If the investigations prove Cincinnati police officers did everything correctly in the Nathaniel Jones case, it will be scant comfort to the Jones family. When a police operation goes by the book but still comes to a bad end, it is time to figure out a way to improve the book.
One way that might be accomplished, according to Police Chief Thomas Streicher, is to equip all officers with a new model Taser - a stun gun designed to subdue out-of-control suspects.
The video image of the unarmed Jones being beaten by club-wielding officers will be with us for a long time. The official explanation is that the officers were following procedure. They hit Jones on the legs, hips, back and sides, nerve centers where blows should have incapacitated him. They were careful not to strike his head, the chief said. The coroner's report confirms this. But Jones was obese, and the blows didn't seem to reach his nerve centers.
However, the tremendous struggle, combined with his weight, his drug intoxication and his enlarged heart to bring on a fatal heart attack, according to the coroner.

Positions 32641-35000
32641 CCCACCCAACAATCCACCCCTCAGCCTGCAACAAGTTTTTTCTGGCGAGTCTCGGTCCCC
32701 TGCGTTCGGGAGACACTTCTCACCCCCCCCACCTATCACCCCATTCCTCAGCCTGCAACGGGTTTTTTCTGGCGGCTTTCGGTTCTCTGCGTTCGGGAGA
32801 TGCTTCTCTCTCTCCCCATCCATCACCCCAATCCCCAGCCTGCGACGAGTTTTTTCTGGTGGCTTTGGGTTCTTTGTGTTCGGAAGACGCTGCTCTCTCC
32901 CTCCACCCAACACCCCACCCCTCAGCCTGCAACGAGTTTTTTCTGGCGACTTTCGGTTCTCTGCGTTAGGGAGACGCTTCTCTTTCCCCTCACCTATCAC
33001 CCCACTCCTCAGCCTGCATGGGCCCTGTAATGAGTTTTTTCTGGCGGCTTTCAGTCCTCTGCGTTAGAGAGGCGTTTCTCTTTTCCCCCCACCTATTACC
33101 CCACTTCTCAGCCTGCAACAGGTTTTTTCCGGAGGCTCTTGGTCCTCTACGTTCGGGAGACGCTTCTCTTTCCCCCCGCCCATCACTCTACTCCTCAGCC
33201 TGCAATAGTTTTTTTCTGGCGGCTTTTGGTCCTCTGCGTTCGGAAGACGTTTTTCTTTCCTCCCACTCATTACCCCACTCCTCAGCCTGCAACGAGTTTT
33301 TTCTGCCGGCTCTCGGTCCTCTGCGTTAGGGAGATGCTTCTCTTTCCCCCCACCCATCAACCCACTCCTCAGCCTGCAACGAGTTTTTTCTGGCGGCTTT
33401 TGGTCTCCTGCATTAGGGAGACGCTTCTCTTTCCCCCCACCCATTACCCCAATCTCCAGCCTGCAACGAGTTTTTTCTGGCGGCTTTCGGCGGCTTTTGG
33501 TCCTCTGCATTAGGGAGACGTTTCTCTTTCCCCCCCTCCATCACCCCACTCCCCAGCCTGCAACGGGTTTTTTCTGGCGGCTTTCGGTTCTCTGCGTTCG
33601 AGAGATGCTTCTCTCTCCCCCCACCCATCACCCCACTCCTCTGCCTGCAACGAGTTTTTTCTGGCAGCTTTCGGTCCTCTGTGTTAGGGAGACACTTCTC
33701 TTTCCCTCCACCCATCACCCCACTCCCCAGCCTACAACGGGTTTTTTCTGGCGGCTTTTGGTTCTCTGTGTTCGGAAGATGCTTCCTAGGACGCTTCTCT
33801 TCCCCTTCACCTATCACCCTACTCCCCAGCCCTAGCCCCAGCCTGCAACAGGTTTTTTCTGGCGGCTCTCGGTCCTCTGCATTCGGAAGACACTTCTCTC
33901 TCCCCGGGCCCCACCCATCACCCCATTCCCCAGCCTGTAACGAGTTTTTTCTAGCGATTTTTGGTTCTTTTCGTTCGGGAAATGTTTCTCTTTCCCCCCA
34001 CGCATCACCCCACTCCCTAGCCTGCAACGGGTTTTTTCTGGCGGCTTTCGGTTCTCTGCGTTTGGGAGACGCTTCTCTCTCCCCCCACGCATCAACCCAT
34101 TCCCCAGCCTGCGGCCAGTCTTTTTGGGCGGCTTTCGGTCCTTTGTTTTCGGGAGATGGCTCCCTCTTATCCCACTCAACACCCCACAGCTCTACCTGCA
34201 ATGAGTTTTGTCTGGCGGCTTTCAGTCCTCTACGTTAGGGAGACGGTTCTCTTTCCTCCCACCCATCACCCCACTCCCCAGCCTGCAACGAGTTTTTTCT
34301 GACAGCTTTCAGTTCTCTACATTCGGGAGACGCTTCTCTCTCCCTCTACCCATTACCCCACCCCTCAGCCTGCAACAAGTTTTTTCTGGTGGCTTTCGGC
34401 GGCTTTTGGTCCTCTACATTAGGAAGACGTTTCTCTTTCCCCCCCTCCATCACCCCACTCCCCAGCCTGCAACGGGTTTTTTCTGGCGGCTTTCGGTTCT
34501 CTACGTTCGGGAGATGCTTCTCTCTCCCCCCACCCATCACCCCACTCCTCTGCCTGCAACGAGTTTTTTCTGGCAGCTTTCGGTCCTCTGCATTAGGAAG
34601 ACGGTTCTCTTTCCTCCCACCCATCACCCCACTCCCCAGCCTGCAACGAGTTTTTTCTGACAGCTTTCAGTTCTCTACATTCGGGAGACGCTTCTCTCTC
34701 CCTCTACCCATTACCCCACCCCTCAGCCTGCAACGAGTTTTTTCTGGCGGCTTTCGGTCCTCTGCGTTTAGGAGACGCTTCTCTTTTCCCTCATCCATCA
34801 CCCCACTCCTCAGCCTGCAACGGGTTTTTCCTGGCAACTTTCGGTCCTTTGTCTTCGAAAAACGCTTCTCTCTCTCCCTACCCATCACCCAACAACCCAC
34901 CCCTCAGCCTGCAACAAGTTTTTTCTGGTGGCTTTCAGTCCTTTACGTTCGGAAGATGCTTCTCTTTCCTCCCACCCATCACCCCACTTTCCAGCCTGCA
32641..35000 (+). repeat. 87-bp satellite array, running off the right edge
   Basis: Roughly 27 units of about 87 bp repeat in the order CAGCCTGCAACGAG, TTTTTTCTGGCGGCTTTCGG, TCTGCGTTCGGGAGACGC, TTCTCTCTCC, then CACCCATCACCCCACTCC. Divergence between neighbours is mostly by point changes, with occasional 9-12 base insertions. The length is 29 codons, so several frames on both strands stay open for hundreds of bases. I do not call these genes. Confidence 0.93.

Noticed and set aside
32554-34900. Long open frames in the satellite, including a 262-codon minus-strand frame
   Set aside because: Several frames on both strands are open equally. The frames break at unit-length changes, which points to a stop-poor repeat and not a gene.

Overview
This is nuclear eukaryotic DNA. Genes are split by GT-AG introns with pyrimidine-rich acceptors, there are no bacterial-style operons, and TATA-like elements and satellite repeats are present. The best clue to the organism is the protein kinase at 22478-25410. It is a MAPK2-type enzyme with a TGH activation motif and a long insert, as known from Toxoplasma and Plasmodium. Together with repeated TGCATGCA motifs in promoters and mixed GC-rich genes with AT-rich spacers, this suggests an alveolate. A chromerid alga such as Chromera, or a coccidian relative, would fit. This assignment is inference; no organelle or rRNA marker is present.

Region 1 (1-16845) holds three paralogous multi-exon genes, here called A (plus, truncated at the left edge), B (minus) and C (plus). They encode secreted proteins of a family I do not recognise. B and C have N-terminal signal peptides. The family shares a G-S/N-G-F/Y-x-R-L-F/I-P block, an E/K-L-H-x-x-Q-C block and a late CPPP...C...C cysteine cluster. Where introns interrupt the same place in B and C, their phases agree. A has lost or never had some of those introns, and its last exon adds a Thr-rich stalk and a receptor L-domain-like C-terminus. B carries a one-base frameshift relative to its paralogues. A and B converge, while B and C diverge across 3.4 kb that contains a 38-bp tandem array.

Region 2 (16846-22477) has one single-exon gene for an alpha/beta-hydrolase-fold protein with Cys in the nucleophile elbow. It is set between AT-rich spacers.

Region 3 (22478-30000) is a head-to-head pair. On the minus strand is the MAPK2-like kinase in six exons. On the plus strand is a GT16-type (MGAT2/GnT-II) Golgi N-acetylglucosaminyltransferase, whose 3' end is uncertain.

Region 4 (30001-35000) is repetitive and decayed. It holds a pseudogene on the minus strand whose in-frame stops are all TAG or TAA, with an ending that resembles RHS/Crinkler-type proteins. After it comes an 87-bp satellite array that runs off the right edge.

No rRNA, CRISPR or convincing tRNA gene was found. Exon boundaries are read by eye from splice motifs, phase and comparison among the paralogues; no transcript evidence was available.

Armed with the Tasers that Streicher wants, the officers might have been able to step back, zap him once and instantly imobilize him. By the time the shock wore off a few minutes later, Jones could have been handcuffed and on his way to jail or the hospital.
Older model Tasers were recently pulled from use by the department because they were deemed undependable, inaccurate and a danger to their users and the targets, the chief said. Equipping the force with the new models will take time, and about $1 million, he said. The department is working on a grant.
The city should expedite this process and provide officers with the new Tasers, and any other improved equipment and training that might be out there, as soon as possible. There is no guarantee that such equipment would have prevented what happened last Sunday. Perhaps Jones would have overpowered the officer before he could fire. Perhaps the jolt from a Taser would have brought on his heart attack. We can never know.
But we do know there are lessons to be learned from this case and improvements to be made. We must learn those lessons if we hope to keep this outcome from happening again.
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